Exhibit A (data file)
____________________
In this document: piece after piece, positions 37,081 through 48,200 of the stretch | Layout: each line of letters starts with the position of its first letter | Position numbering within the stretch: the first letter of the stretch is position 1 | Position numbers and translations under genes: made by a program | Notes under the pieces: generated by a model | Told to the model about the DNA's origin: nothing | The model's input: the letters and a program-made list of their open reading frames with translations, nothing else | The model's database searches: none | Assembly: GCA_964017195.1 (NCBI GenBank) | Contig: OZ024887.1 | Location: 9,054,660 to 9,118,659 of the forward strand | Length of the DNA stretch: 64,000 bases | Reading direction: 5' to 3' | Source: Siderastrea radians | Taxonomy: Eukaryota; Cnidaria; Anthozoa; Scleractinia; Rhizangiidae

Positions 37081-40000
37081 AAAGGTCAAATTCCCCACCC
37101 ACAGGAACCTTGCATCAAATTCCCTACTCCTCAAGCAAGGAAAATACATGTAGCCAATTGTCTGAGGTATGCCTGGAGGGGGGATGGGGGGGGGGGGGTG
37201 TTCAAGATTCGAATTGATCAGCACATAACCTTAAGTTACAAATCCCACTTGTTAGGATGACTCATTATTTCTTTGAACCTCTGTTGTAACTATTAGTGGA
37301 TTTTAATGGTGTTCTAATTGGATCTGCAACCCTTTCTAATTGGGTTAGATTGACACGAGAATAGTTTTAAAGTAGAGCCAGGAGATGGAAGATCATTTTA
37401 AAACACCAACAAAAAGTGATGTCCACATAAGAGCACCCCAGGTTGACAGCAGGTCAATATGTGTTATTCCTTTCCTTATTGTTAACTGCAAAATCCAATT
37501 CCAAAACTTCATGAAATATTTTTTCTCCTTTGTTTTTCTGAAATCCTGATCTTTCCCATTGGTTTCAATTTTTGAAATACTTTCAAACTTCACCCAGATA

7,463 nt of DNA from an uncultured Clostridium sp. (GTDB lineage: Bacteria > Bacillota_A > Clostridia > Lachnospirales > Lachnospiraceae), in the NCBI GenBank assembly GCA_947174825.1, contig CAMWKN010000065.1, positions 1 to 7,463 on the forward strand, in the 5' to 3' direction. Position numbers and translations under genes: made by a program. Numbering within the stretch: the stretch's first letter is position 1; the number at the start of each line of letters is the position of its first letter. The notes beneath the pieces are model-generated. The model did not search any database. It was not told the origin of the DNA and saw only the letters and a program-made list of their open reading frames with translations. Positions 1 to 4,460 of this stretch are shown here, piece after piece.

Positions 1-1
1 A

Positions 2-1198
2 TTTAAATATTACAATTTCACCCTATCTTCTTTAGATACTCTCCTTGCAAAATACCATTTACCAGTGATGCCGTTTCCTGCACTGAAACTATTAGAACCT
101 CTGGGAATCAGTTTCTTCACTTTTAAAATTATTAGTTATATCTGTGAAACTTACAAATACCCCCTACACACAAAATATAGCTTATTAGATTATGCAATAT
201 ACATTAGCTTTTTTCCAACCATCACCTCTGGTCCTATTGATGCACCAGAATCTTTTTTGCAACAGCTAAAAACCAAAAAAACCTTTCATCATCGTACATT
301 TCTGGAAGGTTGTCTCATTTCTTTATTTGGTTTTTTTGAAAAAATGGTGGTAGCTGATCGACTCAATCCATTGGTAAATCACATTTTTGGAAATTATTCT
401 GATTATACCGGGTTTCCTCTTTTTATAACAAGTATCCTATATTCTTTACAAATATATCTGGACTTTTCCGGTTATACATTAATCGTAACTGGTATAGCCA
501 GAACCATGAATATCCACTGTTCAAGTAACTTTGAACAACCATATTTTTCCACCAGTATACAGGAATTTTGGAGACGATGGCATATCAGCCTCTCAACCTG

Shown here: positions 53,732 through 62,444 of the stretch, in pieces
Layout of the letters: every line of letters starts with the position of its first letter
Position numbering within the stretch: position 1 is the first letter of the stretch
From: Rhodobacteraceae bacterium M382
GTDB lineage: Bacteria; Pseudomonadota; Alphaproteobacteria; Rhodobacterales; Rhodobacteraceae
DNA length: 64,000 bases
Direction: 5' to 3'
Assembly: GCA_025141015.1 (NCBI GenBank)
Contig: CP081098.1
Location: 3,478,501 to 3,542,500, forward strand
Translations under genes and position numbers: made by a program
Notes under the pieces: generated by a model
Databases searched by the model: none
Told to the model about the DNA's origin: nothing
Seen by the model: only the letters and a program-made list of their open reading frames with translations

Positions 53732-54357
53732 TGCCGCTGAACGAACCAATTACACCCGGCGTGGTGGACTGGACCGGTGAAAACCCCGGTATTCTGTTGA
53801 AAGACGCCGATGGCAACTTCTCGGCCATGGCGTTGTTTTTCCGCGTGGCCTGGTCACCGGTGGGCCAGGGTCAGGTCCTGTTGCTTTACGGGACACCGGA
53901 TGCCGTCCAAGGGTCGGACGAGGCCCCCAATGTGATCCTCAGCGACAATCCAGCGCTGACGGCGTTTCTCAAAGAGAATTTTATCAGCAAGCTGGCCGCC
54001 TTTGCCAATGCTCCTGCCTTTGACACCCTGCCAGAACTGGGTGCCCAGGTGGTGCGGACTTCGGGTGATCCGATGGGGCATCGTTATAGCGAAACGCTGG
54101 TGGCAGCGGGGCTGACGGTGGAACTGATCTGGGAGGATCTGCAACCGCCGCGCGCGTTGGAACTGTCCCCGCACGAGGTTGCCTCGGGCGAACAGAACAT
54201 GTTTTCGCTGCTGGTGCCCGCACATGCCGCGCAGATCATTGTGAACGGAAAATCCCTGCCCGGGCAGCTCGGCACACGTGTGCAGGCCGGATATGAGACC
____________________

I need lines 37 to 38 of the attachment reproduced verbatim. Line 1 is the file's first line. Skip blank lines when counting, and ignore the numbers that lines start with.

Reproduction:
53901 TGCCGTCCAAGGGTCGGACGAGGCCCCCAATGTGATCCTCAGCGACAATCCAGCGCTGACGGCGTTTCTCAAAGAGAATTTTATCAGCAAGCTGGCCGCC
54001 TTTGCCAATGCTCCTGCCTTTGACACCCTGCCAGAACTGGGTGCCCAGGTGGTGCGGACTTCGGGTGATCCGATGGGGCATCGTTATAGCGAAACGCTGG